Approval for the project prospectus has come through from my DMA committee, and so it is time to properly begin this project. Today’s task was to connect and deploy a Unity scene onto the Microsoft HoloLens 2 (“Lens”) using the Microsoft Visual Studio (“VS”).

It took some time and a bit of fiddling to get everything connected, but following some Microsoft (“MSFT”) tutorials from their HoloLens documentation eventually proved successful.

The “foundations” scene that was successfully deployed is very basic: it is a gradient image that evokes a sense of a horizon line, rest approximately twelve inches away from the headset, and locked in orientation to always be directly in front of the Lens. The camera tracking allowed the image to maintain relative position (in relation to the Lens) while changing its absolute position (in relation to its coordinates in 3D space) and absolute orientation in response to the motion of the Lens, and by extension, my head.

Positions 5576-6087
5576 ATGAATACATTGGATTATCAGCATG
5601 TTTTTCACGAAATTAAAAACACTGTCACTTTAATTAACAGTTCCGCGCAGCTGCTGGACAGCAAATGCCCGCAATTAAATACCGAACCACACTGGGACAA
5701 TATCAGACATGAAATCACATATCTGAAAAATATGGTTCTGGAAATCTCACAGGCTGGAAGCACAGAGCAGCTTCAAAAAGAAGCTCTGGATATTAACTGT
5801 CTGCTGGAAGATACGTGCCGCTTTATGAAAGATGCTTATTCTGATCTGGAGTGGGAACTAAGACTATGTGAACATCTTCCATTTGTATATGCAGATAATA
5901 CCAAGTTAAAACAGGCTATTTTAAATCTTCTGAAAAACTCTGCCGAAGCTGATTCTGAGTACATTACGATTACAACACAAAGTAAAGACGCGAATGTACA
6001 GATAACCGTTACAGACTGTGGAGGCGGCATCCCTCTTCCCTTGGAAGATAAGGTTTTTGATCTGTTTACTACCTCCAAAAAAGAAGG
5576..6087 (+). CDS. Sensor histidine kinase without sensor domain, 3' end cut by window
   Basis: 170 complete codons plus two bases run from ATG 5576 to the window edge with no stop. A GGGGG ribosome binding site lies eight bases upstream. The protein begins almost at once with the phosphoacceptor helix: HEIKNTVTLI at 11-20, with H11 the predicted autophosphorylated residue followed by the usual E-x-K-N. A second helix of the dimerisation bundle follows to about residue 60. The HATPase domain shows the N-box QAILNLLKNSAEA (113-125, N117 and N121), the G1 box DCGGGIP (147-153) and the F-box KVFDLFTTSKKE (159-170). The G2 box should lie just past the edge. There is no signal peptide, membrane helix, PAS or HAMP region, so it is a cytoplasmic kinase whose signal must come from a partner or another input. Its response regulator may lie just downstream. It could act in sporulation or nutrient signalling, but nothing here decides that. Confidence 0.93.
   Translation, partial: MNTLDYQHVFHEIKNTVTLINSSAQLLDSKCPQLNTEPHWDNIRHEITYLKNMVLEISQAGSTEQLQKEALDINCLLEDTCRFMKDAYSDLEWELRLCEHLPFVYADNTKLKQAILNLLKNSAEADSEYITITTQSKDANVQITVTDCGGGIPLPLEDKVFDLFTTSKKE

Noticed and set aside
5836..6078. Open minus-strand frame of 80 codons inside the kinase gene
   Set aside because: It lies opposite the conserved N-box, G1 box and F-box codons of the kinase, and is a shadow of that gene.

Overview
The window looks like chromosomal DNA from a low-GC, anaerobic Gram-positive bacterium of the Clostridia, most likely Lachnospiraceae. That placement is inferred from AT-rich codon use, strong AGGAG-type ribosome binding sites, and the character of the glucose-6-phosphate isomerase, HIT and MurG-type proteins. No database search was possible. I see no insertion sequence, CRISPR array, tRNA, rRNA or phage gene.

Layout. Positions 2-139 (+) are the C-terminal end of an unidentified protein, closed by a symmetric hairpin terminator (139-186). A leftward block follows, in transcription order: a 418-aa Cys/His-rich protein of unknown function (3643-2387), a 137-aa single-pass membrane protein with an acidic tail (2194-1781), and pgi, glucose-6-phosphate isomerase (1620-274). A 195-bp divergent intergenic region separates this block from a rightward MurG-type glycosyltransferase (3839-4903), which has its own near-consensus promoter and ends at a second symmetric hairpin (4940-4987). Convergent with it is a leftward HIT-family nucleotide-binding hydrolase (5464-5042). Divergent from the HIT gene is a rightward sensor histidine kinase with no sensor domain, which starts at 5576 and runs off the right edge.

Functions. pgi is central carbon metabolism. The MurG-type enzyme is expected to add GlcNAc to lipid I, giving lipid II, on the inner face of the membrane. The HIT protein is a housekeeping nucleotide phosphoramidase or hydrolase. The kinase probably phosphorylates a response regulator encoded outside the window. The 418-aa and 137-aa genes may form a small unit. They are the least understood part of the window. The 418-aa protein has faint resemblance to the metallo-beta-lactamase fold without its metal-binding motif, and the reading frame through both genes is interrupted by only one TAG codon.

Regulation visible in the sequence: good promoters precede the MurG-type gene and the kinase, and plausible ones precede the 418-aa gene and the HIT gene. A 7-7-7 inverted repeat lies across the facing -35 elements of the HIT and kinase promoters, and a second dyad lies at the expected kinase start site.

The image was not interactable, and I eventually ended the deployment through VS on my laptop, as I had not given the Lens a way to quit out of the application once it had launched, though there may be something built into the MSFT Mixed Reality Toolkit (“MRTK”) that I am not aware of.

The next step will be to create a scene that is stationary that allows the camera to be track to the Lens, as well as determining how to run an application natively on the Lens without needing to launch and support it from VS.